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tony71

This doesn’t look good for the economy

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The more the FEDs try to prevent the crash the harder the crash will be.   When you are pumping $60 billion monthly into the market just shows the liquidity has dried up and funny Ripple change their Xrapid to On Demand Liquidity   

https://www.cnbc.com/amp/2019/10/22/fed-repo-worries-continue-over-the-efforts-to-fix-funding-issues.html?__twitter_impression=true

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It is inevitable. The dotcom bubble showed how the world was beginning to get smaller through digitisation. Hence after the dotcom bubble, companies like the FANG saw considerable gains. Payments and settlements on the otherhand have not evolved much to actually meet this new "instant everything" landscape. The economy is moving way too fast for SWIFT. I say, take it outside and shoot it so we can tokenise everything!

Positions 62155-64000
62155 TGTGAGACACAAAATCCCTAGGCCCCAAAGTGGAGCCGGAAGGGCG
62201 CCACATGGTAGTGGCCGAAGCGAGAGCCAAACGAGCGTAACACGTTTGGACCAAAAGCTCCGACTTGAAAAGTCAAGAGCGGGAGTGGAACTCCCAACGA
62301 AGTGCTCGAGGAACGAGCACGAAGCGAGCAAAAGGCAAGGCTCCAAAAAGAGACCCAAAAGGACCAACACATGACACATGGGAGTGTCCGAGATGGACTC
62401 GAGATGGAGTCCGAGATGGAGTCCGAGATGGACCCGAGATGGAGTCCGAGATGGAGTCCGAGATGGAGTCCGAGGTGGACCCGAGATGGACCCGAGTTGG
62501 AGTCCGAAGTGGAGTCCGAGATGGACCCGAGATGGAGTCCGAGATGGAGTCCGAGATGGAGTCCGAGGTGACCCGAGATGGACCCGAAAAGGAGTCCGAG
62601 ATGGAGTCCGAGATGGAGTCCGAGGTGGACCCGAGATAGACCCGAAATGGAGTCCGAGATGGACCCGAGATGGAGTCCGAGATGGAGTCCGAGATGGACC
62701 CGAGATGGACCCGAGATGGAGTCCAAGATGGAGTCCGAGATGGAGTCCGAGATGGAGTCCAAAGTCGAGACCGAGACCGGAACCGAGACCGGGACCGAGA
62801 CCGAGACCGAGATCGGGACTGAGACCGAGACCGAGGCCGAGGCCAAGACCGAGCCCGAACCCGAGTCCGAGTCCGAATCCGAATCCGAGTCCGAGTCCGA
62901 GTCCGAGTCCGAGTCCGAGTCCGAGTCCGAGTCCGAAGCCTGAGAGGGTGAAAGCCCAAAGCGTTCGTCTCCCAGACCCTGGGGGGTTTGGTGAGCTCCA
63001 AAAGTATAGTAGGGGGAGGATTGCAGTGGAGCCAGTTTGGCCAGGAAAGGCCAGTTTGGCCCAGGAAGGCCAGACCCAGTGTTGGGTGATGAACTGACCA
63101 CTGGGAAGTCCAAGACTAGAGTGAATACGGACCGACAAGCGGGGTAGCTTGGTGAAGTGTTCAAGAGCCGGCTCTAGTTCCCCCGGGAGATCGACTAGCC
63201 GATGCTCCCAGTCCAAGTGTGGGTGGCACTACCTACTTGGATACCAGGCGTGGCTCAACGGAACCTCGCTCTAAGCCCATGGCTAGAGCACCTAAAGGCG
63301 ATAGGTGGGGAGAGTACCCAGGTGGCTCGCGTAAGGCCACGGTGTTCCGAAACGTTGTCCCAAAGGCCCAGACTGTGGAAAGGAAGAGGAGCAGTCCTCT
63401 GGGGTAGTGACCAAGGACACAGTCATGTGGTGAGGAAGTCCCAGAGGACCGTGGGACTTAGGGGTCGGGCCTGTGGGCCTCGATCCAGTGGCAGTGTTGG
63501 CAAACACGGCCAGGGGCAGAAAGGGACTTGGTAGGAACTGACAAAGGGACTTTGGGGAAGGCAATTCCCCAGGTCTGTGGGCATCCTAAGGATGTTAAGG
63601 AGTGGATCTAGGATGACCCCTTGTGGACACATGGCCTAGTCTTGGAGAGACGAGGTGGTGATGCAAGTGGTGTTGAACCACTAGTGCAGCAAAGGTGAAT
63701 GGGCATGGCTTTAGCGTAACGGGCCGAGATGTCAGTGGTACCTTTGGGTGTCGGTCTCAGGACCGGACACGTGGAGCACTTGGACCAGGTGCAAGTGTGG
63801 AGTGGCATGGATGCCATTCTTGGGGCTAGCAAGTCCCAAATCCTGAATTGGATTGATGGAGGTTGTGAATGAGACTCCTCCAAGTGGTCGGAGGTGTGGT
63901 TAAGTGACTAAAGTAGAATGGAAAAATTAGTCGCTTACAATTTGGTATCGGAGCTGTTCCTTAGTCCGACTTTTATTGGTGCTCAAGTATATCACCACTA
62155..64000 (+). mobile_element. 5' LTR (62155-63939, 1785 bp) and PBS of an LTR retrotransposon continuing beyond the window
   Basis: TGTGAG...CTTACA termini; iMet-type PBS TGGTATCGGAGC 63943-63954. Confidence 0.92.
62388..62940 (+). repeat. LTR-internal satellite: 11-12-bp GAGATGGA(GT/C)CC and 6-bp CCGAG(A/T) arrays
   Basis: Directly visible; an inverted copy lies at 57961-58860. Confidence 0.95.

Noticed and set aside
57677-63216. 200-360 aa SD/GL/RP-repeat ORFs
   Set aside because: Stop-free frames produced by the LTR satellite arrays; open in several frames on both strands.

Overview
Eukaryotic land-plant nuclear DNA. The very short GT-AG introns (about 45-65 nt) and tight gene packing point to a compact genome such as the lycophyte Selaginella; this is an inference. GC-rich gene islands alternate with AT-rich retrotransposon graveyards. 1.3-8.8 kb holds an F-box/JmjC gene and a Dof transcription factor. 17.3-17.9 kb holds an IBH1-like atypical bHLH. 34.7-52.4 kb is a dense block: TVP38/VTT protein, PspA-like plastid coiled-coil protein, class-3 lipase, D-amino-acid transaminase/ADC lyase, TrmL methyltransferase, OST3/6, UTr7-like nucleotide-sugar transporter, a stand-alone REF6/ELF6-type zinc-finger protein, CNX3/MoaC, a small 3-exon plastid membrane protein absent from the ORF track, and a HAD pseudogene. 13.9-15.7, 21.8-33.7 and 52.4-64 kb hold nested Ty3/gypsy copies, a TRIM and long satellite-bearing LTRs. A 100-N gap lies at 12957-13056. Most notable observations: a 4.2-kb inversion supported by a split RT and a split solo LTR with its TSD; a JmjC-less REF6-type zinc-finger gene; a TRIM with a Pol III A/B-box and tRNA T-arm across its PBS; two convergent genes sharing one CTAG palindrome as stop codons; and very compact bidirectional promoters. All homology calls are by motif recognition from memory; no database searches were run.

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35 minutes ago, tony71 said:

The more the FEDs try to prevent the crash the harder the crash will be.   When you are pumping $60 billion monthly into the market just shows the liquidity has dried up and funny Ripple change their Xrapid to On Demand Liquidity   

https://www.cnbc.com/amp/2019/10/22/fed-repo-worries-continue-over-the-efforts-to-fix-funding-issues.html?__twitter_impression=true

Even if ODL is the solution to this problem by freeing up capital, I'm starting to doubt it's going to solve this coming crisis. Seems a little late for that. Perhaps the next one?

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1 hour ago, Caracappa said:

Even if ODL is the solution to this problem by freeing up capital, I'm starting to doubt it's going to solve this coming crisis. Seems a little late for that. Perhaps the next one?

Maybe it is setup to solve this upcoming crisis.  I mean why even change the name to ODL all the sudden? Do they even have the liquidity??

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Shortly after the election in Nov 2020, I think the patches to the economy finally give, with a much needed correction unfortunately impacting the middle class the hardest. I don’t expect it to be as ruthless as 2008.  We will get through it, but will have to confront the debt crises sooner than later. I don’t think it will be ignored as much as it is a decade from now.